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Canada’s Piper Gilles and Paul Poirier made sure their first trip onto the medal podium at a Grand Prix Final was memorable. They won gold.

The world bronze medallists, who held a half-point sliver of a lead over Americans Madison Chock and Evan Bates after the rhythm dance on Friday night, pulled away with their free dance upon Saturday.

Skating to music from Madonna’s “Evita, ” they scored 129. 71 for the free dance and 215. 64 overall.

“We felt great today from start to finish, ” Gilles said. “I said to Paul after we finished, ‘I felt that was the most present we have felt all season. ‘

“We didn’t compete against any of the times we did it before, we just let it skate today and I think it topped the other programs because we just fell in love with the moment and the feeling and it was wonderful. ”

Chock and Bates won silver with 211. 94 while Charlene Guignard and Marco Fabbri of Italy claimed the bronze (206. 84).

Gilles and Poirier, who’d never finished higher than fifth — in 2014 and ’19 — followed in the footsteps of compatriots Shae-Lynn Bourne plus Viktor Kraatz, Kaitlyn Weaver and Andrew Poje, and two-time Olympic champions Tessa Virtue and Scott Moir as Grand Prix Last champs.

The 30-year-old Gilles, and Poirier, 31, also won both of their Grand Prix assignments this season — Skate Canada International and Grand Prix Finland.

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Canadian ice dancing duo Piper Gilles plus Paul Poirier collected their third win on the ISU tour this season with a gold medal in Italy.

After contemplating retirement following the Olympics, the duo made it a point to regain their own jubilation for the sport.

`’Our goal for this season is really to recapture our joy of skating, ” Poirier said. `’It was really stressful during the Olympics. Yes, we want to win and be the best in the world but more than that we want to feel really proud of the work we’ve done and enjoy every performance.

The Grand Prix Final features the top six skaters or teams in each of the four disciplines after the Grand Prix circuit.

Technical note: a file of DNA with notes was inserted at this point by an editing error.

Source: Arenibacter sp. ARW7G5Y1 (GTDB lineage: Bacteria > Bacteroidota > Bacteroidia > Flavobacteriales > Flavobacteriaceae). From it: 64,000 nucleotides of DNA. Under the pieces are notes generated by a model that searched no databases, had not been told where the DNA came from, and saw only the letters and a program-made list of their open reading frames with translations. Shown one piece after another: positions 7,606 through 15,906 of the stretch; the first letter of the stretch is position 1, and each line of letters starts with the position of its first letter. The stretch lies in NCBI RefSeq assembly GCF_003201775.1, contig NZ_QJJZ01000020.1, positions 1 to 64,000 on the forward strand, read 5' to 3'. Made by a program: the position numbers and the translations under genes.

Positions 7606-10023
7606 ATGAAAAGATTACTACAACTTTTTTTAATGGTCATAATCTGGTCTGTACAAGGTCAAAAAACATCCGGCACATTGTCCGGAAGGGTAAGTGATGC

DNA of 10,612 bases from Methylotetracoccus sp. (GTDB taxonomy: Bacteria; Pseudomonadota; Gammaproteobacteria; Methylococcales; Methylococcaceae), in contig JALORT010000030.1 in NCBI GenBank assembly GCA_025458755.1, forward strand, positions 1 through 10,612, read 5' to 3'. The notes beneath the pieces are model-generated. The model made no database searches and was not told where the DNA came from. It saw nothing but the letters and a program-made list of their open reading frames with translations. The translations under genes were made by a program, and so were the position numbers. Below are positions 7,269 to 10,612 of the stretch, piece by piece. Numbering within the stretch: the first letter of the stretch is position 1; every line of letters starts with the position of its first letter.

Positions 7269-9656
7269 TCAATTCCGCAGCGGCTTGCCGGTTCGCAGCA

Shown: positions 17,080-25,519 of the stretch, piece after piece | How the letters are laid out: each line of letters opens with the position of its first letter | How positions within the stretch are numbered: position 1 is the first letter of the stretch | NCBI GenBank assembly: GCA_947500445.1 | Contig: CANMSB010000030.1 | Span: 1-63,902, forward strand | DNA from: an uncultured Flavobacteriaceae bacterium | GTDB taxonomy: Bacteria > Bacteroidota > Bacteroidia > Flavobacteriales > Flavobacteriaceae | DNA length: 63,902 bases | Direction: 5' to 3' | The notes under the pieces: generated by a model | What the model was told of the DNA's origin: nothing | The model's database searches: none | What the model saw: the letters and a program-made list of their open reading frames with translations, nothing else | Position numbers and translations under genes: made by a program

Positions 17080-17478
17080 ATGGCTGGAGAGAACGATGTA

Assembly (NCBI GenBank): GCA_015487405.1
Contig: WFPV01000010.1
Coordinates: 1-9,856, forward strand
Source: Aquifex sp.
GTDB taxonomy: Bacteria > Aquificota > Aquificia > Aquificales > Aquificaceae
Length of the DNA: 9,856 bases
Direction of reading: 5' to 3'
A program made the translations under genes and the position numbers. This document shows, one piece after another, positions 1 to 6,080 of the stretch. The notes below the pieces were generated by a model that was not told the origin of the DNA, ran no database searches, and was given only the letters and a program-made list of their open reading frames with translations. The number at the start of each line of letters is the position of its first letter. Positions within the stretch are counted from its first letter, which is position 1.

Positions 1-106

Canadians Nadiia Bashynska and Peter Beaumont, meanwhile, won ice dance gold in the junior Grand Tarifs Final on Saturday, scoring 167. 26.

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Nadiia Bashynska plus Peter Beaumont take the junior ice dance top prize in Torino.

Hannah Lim and Ye Quan of South Korea took silver (162. 53) and Katerina Mrazkova and Daniel Mrazek of Czechia were third (161. 54).

`’That’s why we are here, ” Beaumont said. `’Having two clean skates which we are super proud of, especially here in the Final. The particular [upcoming] world juniors are in Calgary so we are aiming for the platinum there as well. ”

Bashynska and Beaumont, the world junior bronze medallists, also won their three Junior Grand Prix events this season.

Ilia Malinin of the U. S. rebounded from a sloppy short program with a strong free skate to win bronze.

“I didn’t particularly feel pressure just because I won the world championship, ” Uno said, “but at this competition, especially during the free program, all the other skaters did so amazing that it instead motivated me to enjoy it. ”

In the women’s event, Mai Mihara took advantage of a mistake-strewn program by Japanese countrywoman Kaori Sakamoto to win gold. She finished with 208. 17 points to outdistance 15-year-old American Isabeau Levito, who leaped from fifth place after her short program to take silver. Loena Hendrickx associated with Belgium held on to bronze.

Sakamoto, the reigning world champ, plummeted from first after her short program to fifth place.

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The Japanese skater put up a fantastic program to easily grab first place.

Malinin’s comeback in order to earn a medal after a fifth-place short program began with the 18-year-old American landing a quad axel, the jump only he has ever landed in competition. Malinin added three more quads in his program set to “Euphoria” by the English musician Labrinth, though he barely hung onto two of them.

He finished with a strong triple flip-triple axel to climb into the bronze-medal position.

“I guess I just believe in myself and believe in my training and just stay confident, ” Malinin said. “Just know that everything that I’ve done to practice, I’m able to pull it off. ”

Yamamoto featured three quads in his free skate, one in combination with a triple toe loop, allowing the 22-year-old former world junior bronze medallist to put the pressure on Uno as he took the particular ice at Torino Palavela.

Uno wasn’t flawless, holding onto his triple axel and putting a foot down on his quad toe loop. But the two-time Olympic medalist rotated through all five of his quads and finished atop the Grand Prix Final podium for the first time.

“I think I was able to bring out what I’ve been doing up until now, ” Uno stated, “but I think parts where I didn’t have enough practice also showed themselves, so I want to improve them until I can feel satisfied with my short and free programs. ”

Watch live coverage of  the Grand Prix Final  on  CBCSports. ca ,   CBC Gem   and  the particular CBC Sports app for  iOS   and  Android . Action continues on Sunday at 8  a. m. ET with the gala exhibition.

WATCH | Gilles, Poirier lead after rhythm dancing:

Canada’s Gilles plus Poirier dance to lead at ISU Grand Prix Final

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Canadians Piper Gilles and John Poirer won the rhythm dance portion of the ice dance program at the ISU Grand Prix Final within Turin, Italy.

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